This little stream winding it's way through the Delta caught my eye and I had to pull over and get out for some picture taking.  Definitely a much thicker application of paint than is usual for me here, especially in the sky.

Thursday, February 10, 2011

Diamond Drive-In, Clarksville, Johnson County

Diamond Drive-In
9X12, Oil on Oak Panel

Clarksville is on I-40 and is at the intersection of the Ozarks and Arkansas River Valley.  Just north of town, the hills rise up.  I actually found this place by "driving" around in Google Maps!  The actual photo reference though was taken first hand a few months ago.  It is still in business but was closed the day we were there.  This was difficult architecture to paint!  There are quite a few interesting subjects in Clarksville that I hope I may get to paint one day and definitely some beautiful places in the Ozarks just to the north of town.

I'm trying to work on some larger pieces right now and I hope I can carry this rough yet painterly style over to those sizes.  It has been an achilles heel of mine that my larger pieces do not have quite the same handling as my smaller pieces.  I think they still look like "me" but just do not have what these small intimate pieces have.  I'm also going to try to have 22 counties complete by the end of this month.  Stay tuned and see how I do!

Saturday, February 5, 2011

Jacksonport Courthouse, Jackson County

Jacksonport Courthouse
8X8, Oil on Oak Panel

The weather last weekend here in central Arkansas was fantastic!  We had highs on Saturday in the 70's!  Sunday was pretty decent too so I took a trip up to the Delta in northeast Arkansas to paint and take pictures.  I stopped first at Jacksonport State Park in Jackson County.  The town of Jacksonport is at the confluence of the White and Black Rivers.  Back in the day of steam boats, this was a bustling hub of commerce and the Jackson County courthouse here was a focal point of early pioneer life.  When rail became the transport mode of choice, Jacksonport was supplanted by nearby Newport in terms of both commerce and legal power.  The county seat was moved from Jacksonport to Newport and a new courthouse constructed.  This once marvelous example of Mansord Architecture fell into disuse for many years before being bought in the 1960's by a conservation group and a lengthy restoration begun.  I did two paintings here.  This was my favorite because of the play of light across the highly pitched roofline.  The other I guess I'll do some studio work and maybe post it later.  It's a small 5X7.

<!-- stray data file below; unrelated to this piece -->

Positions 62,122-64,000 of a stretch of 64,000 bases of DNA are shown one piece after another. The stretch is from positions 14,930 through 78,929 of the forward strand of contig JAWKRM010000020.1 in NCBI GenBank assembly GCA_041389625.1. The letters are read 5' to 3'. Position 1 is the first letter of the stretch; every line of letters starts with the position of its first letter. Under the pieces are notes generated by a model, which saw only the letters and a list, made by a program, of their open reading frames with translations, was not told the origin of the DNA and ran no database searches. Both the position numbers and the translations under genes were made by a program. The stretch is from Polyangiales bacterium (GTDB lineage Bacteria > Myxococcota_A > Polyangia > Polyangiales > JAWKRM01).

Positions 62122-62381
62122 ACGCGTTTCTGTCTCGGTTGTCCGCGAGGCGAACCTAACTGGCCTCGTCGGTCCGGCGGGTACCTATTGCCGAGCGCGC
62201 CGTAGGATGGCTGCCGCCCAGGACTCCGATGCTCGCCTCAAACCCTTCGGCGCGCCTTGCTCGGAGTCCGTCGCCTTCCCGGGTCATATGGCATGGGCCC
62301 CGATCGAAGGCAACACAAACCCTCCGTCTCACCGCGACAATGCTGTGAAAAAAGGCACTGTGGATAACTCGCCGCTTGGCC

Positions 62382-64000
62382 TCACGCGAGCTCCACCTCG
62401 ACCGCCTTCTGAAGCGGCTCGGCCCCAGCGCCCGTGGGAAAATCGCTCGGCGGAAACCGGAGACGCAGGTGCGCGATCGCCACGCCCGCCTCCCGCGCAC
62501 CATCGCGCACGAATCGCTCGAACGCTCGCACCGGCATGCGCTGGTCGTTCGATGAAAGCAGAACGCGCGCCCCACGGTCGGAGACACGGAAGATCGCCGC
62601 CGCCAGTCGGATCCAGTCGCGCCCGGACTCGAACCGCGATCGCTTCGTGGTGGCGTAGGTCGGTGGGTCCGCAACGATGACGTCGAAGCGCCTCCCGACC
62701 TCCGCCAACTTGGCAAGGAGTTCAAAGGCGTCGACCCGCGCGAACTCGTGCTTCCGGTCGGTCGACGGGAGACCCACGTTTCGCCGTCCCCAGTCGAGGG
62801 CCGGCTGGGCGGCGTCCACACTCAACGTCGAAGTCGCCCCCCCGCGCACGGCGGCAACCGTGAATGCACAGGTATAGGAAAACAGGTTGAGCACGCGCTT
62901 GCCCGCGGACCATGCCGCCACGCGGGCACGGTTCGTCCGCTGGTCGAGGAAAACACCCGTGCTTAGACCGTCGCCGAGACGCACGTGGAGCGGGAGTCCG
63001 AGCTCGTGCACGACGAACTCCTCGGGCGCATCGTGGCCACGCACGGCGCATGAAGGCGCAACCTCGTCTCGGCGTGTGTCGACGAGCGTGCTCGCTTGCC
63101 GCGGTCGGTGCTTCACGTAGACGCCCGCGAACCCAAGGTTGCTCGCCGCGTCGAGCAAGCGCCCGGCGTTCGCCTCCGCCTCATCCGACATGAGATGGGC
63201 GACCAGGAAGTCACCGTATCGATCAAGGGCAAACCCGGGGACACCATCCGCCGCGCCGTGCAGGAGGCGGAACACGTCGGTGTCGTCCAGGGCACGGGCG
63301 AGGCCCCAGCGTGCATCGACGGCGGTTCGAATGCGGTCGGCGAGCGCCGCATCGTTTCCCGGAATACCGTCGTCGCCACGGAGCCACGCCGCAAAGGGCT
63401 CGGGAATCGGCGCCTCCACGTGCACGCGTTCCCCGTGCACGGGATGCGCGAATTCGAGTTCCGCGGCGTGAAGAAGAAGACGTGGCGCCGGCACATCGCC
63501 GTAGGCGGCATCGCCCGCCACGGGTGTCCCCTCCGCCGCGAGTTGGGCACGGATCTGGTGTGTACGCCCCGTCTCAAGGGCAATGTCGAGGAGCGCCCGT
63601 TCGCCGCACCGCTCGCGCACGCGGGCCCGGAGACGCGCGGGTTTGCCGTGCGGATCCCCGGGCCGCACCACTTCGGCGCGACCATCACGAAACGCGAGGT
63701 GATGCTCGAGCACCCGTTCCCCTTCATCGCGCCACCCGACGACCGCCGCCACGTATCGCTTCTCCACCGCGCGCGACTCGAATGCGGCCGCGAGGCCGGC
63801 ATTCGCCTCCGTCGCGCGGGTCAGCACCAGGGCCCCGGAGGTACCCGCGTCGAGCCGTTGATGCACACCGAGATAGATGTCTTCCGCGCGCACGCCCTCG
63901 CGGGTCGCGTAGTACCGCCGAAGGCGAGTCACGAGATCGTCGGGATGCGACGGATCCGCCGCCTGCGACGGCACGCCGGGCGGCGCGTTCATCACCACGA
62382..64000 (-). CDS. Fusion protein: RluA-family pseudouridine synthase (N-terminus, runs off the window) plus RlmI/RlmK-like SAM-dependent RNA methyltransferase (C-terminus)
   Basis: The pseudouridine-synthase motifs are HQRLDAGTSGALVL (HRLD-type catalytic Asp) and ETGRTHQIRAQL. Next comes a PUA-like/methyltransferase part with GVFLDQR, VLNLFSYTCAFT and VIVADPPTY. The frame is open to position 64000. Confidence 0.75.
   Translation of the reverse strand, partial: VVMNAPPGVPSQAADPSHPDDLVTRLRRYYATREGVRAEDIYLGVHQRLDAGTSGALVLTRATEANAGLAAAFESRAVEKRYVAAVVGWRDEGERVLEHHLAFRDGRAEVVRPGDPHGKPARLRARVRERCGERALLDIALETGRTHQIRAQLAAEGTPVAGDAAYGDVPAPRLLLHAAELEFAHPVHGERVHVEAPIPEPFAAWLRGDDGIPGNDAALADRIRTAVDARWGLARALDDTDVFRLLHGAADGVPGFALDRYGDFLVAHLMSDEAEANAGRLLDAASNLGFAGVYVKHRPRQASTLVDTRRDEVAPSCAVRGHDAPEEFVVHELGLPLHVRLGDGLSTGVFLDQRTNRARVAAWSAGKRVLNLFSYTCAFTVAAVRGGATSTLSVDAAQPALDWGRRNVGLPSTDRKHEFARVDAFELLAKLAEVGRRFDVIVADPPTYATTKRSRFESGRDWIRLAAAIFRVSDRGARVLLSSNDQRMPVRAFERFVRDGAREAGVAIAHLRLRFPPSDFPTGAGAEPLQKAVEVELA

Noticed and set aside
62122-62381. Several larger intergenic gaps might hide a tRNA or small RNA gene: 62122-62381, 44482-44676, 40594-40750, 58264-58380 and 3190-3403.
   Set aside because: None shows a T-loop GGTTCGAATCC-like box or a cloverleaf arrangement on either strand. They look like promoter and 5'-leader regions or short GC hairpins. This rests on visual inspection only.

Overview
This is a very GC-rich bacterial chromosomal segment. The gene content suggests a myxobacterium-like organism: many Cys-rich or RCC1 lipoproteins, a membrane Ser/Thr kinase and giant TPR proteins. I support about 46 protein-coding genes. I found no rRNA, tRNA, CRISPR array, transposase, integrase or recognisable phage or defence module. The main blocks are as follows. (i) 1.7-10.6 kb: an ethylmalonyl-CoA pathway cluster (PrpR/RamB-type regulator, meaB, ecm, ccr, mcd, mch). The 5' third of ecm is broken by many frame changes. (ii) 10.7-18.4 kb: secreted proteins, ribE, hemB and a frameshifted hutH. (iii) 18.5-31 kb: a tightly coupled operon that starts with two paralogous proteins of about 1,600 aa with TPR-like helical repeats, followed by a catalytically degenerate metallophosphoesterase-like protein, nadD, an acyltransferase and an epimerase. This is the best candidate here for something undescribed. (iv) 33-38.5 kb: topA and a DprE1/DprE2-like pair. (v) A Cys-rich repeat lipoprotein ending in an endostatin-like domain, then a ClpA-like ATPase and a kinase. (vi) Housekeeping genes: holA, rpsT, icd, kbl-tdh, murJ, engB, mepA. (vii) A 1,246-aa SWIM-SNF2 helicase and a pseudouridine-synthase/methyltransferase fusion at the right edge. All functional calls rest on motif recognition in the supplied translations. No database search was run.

After leaving Jacksonport, I explored Newport as the temperature began to drop.  Then I headed east to Poinsett County and the anomolous landform of Crowley's Ridge where I did another small painting which I'll definitely finish out in the studio.  After that, I rolled through Cross county and Woodruff County as clouds rolled in and I rushed to finish picture taking and get home.

I can already tell that painting in the Delta is going to be very different and possibly quite difficult for me.  The sky is very dominant in the flat land of the Delta.  Pure landscapes will be very much skyscapes.  The easy way would be do a bunch of almost identical looking, non-descript fields with distant treelines or grain silos.  But I'm never one to take the easy route. 

Wednesday, February 2, 2011

Train Yard Nocturne, Perry County

Perry Train Yard
8X10, Oil on Oak Panel

I love a good nocturne and I think I may have finally done one that meets my expectations.  This is a train yard in Perry, AR in Perry County.  We often drive by here after visiting family and it's often at night or early evening.